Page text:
So I did delete Frontenac. I think there could be enough of a basis for an article about Châteauesque architecture, though I don't think it's a priority, considering that there's Romanesque, Renaissance, Baroque, Rococo, Art Nouveau, Art Deco, and Contemporary architecture to deal with. Ikan Kekek (talk) 11:28, 6 August 2013 (UTC)

French Gothic[edit]

I added links to this article from a bunch of places yesterday, and noticed we have a lot of references to "French Gothic". If anyone has the knowledge, the top of the France section might include a bit of info on what makes French Gothic unique. There may be tidbits to say about the Gothic styles of other countries too. Texugo (talk) 13:13, 6 August 2013 (UTC)

I don't have the knowledge, and I'm not sure French Gothic is so much unique as just the first. The Abbot Suger was a Frenchman working in France, so that's where the Gothic style of architecture started, or at least the dominant one of cathedrals with flying buttresses, et al. I will say this, though: The Gothic architectural styles in Florence and Siena are quite different from the French styles, and that's true in the other arts, too. I'd have to do some research to be able to explain the differences in architecture as well as I could explain the differences in sculpture, though (in which the Italians were more influenced by the Roman models in their midst). Also, I've been to a bunch of Gothic churches and other structures in France and haven't written all of them up. I could add cathedrals in Auxerre, Autun, Saumur, and Semur, after I check to make sure they're all more Gothic than Romanesque. I've traveled more widely in France and Italy than in other European countries so far, though that's changing. Ikan Kekek (talk) 13:24, 6 August 2013 (UTC)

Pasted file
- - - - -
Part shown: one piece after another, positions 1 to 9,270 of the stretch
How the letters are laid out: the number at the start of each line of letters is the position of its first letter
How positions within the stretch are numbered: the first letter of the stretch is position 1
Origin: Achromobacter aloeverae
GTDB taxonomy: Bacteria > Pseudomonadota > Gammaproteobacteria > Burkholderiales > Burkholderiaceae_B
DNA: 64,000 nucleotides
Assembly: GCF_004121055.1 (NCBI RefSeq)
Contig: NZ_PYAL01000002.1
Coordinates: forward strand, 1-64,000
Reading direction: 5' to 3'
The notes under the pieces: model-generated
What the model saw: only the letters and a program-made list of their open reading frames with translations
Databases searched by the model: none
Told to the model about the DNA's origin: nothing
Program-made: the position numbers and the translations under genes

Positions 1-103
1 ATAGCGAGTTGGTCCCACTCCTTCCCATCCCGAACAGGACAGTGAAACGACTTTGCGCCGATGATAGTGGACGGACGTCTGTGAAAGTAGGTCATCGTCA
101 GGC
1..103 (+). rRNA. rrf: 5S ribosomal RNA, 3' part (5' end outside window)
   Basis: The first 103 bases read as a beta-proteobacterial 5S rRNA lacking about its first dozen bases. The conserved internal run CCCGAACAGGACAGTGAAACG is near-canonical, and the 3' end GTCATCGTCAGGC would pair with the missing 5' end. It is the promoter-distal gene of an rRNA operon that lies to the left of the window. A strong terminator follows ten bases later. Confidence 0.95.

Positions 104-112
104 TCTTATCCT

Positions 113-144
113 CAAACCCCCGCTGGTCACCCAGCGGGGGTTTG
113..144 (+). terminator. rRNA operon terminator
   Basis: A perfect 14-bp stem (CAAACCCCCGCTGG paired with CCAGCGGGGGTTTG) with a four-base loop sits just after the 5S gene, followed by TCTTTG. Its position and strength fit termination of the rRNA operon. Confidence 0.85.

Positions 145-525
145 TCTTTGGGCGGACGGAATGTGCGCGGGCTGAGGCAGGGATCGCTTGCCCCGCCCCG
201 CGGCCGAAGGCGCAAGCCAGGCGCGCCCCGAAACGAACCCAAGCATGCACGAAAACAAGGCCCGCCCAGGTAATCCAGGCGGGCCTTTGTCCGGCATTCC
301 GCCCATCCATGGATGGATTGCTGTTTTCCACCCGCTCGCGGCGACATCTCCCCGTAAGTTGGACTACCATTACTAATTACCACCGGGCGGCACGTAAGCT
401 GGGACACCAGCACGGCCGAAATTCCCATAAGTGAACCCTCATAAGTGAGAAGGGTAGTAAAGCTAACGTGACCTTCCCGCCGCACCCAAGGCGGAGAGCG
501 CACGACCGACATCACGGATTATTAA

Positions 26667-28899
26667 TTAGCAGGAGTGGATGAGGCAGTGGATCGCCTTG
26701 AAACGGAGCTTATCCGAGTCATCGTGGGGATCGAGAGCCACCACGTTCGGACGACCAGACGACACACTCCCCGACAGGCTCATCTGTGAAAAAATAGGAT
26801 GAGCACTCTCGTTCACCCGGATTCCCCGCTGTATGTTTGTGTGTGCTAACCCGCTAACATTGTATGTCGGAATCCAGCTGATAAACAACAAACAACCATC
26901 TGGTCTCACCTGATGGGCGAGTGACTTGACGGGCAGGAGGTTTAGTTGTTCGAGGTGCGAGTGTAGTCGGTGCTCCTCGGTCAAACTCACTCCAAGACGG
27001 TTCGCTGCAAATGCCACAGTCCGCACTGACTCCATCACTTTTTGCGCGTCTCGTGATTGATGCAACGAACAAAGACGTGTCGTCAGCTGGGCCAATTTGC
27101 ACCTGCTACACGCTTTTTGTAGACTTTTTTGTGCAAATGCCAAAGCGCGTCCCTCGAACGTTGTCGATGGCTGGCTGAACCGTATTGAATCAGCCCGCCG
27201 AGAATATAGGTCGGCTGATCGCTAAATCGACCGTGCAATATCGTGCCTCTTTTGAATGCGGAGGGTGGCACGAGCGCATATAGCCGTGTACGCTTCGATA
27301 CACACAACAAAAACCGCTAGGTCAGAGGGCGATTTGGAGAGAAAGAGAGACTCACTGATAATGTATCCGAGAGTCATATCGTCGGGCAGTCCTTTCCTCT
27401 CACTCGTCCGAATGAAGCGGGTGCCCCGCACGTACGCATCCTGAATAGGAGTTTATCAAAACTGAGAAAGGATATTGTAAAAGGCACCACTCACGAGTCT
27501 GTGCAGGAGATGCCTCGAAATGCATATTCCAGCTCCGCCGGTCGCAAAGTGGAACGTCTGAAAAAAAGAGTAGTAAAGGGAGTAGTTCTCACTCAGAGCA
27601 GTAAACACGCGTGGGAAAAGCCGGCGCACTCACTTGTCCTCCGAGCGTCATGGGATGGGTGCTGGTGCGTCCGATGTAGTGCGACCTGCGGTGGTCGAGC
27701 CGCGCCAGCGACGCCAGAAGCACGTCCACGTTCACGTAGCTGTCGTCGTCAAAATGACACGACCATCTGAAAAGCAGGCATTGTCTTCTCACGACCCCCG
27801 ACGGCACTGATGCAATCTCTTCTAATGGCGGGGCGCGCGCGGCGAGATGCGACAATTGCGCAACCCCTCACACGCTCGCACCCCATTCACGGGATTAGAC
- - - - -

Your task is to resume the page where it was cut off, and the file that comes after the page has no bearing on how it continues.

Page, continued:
There are regional differences between French, Italian, German, Eastern European and British buildings, due to differences in available materials (e.g. brick churches don't have flying buttresses and statues on facades) and builders' skills. It probably needs another section in Understand. Jjtkk (talk) 10:59, 7 August 2013 (UTC)
Good point about w:Brick Gothic, et al. Ikan Kekek (talk) 11:19, 7 August 2013 (UTC)
I wrote a paragraph on Brick Gothic. I don't think it's great, though. Please write more on different Gothic styles if you have the chance, and I'll look at it later and see if it could use more editing. Thanks. :-) Ikan Kekek (talk) 11:59, 7 August 2013 (UTC)

AWB changes[edit]

Façade is correct, but why should "middle ages" be capitalized? Ikan Kekek (talk) 04:53, 4 September 2013 (UTC)

To do list[edit]

What are the next steps that should be taken with this article, and what would be needed for it to attain Guide status? Ikan Kekek (talk) 02:35, 4 November 2013 (UTC)

Does anyone have any thoughts on this? I'd still like to know what would or could make this article a Guide. Ikan Kekek (talk) 01:02, 9 January 2014 (UTC)